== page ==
Ottawa

Ghost bikes should have 3-month limit, city report recommends

Spontaneous roadside memorials, such as ghost bikes, should have a three-month limit, a City of Ottawa report posted online Wednesday afternoon recommends.

Transportation Committee to discuss recommendation on November 4

A ghost bike was put up in October 2013 near the intersection of West Hunt Club Road and Merivale Road where a cyclist died. (CBC)

Spontaneous roadside memorials, such as ghost bikes, should have a three-month limit, a City of Ottawa report posted online Wednesday afternoon recommends.

The report comes after concerns that roadside memorials can be visual distractions to motorists, as well as obstructions to pedestrians and motorists, alike, the report said.

"Respecting that there is a desire to grieve and memorialize a loss, while acknowledging it may not be appropriate for memorials to become permanent encroachments," city staff was asked by Transportation Committee to review the policies of other municipalities, the report said.

The report found that while 13 of the 20 Canadian cities reviewed had no specific policies surrounding spontaneous roadside memorials, some did set limits, including:

  • Mississauga, Ont.: one year, with the possibility of an extension.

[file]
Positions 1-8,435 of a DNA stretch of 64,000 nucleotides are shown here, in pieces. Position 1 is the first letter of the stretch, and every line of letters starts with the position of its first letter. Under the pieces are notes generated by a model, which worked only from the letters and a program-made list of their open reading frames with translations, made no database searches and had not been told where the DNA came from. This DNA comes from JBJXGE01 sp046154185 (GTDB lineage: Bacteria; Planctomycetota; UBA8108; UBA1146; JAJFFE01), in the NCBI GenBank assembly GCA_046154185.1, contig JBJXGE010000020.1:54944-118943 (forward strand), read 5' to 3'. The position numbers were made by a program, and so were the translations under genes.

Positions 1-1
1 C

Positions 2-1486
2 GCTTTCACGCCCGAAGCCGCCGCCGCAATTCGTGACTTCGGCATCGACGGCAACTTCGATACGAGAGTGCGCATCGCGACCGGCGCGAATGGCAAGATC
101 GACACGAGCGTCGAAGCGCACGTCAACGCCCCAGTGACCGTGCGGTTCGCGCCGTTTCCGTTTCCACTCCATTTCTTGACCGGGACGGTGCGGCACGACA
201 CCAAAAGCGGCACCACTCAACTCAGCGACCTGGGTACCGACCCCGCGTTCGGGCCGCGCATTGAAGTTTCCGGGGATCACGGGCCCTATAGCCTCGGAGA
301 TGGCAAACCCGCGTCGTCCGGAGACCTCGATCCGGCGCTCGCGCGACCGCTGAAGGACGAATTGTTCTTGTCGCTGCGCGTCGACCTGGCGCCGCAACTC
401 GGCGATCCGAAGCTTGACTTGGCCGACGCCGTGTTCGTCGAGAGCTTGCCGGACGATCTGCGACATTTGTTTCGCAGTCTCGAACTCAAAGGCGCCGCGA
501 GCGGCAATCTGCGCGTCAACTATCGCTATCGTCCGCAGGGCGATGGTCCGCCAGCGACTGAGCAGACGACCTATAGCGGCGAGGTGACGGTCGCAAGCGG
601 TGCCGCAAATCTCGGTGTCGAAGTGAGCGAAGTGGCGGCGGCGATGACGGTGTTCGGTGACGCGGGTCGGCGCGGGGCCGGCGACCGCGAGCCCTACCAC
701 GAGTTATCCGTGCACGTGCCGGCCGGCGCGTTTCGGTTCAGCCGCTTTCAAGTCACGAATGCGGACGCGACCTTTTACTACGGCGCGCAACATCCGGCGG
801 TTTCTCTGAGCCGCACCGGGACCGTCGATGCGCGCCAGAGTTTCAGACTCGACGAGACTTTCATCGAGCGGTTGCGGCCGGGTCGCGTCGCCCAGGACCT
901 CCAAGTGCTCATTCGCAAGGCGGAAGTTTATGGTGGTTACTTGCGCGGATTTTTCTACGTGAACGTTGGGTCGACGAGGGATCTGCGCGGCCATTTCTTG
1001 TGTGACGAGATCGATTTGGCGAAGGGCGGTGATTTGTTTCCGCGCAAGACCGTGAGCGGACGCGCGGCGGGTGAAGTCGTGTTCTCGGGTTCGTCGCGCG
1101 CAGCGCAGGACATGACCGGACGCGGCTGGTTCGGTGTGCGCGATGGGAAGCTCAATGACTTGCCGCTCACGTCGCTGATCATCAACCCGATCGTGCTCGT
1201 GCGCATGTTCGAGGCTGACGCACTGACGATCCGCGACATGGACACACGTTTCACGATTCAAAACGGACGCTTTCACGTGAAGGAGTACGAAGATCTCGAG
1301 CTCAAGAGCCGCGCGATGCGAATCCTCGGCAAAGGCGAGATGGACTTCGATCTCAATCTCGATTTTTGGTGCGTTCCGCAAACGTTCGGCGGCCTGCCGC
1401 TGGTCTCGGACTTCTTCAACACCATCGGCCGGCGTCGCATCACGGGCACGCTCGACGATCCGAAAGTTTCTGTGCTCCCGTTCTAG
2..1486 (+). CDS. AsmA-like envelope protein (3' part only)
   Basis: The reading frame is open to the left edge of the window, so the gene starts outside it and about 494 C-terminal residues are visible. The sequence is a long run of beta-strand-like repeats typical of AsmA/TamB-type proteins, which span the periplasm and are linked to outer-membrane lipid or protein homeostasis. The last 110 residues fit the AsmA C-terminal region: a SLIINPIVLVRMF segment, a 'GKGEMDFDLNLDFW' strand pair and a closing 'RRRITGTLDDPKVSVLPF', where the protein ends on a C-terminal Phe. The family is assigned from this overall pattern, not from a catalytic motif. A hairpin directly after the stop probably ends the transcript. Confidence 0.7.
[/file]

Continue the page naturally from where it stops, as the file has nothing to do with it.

• Winnipeg, Man.: one year.
  • Prince Albert, Sask.,: three months
  • Calgary, Alta.,: one year.
  • Kelowna, B.C.,: two years.

The report also detailed that while spontaneous memorials technically violate City of Ottawa bylaws, they have only been removed where there is "an immediate safety concern" due to the sensitivity surrounding the memorials.

The report, submitted by John Moser, acting deputy city manager of planning and infrastructure, is expected to be discussed at the next Transportation Committee meeting on Nov. 4.

If the recommendations in the report are approved by the committee, it would go to city council for a vote.

Comments

To encourage thoughtful and respectful conversations, first and last names will appear with each submission to CBC/Radio-Canada's online communities (except in children and youth-oriented communities). Pseudonyms will no longer be permitted.

By submitting a comment, you accept that CBC has the right to reproduce and publish that comment in whole or in part, in any manner CBC chooses. Please note that CBC does not endorse the opinions expressed in comments. Comments on this story are moderated according to our Submission Guidelines. Comments are welcome while open. We reserve the right to close comments at any time.

now